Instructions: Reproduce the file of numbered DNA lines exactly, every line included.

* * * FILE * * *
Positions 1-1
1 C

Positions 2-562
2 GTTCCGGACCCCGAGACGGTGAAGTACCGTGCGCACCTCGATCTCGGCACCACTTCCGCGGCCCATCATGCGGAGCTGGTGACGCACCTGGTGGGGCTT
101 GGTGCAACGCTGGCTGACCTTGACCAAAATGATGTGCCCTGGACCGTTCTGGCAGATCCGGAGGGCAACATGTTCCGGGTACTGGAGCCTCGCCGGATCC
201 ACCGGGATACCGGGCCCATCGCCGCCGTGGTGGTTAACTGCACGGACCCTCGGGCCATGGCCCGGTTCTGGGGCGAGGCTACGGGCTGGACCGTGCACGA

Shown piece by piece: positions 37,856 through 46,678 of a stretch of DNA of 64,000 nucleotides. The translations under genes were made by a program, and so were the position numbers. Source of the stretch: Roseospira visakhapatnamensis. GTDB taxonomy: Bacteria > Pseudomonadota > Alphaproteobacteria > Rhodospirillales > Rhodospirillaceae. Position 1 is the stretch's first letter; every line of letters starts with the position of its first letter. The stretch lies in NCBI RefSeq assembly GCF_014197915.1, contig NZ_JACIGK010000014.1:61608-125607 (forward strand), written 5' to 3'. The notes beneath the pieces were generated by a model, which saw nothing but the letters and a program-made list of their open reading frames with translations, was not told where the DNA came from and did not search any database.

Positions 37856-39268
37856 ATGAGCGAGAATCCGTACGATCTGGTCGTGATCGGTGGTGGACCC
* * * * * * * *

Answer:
Positions 1-1
1 C

Positions 2-562
2 GTTCCGGACCCCGAGACGGTGAAGTACCGTGCGCACCTCGATCTCGGCACCACTTCCGCGGCCCATCATGCGGAGCTGGTGACGCACCTGGTGGGGCTT
101 GGTGCAACGCTGGCTGACCTTGACCAAAATGATGTGCCCTGGACCGTTCTGGCAGATCCGGAGGGCAACATGTTCCGGGTACTGGAGCCTCGCCGGATCC
201 ACCGGGATACCGGGCCCATCGCCGCCGTGGTGGTTAACTGCACGGACCCTCGGGCCATGGCCCGGTTCTGGGGCGAGGCTACGGGCTGGACCGTGCACGA

Shown piece by piece: positions 37,856 through 46,678 of a stretch of DNA of 64,000 nucleotides. The translations under genes were made by a program, and so were the position numbers. Source of the stretch: Roseospira visakhapatnamensis. GTDB taxonomy: Bacteria > Pseudomonadota > Alphaproteobacteria > Rhodospirillales > Rhodospirillaceae. Position 1 is the stretch's first letter; every line of letters starts with the position of its first letter. The stretch lies in NCBI RefSeq assembly GCF_014197915.1, contig NZ_JACIGK010000014.1:61608-125607 (forward strand), written 5' to 3'. The notes beneath the pieces were generated by a model, which saw nothing but the letters and a program-made list of their open reading frames with translations, was not told where the DNA came from and did not search any database.

Positions 37856-39268
37856 ATGAGCGAGAATCCGTACGATCTGGTCGTGATCGGTGGTGGACCC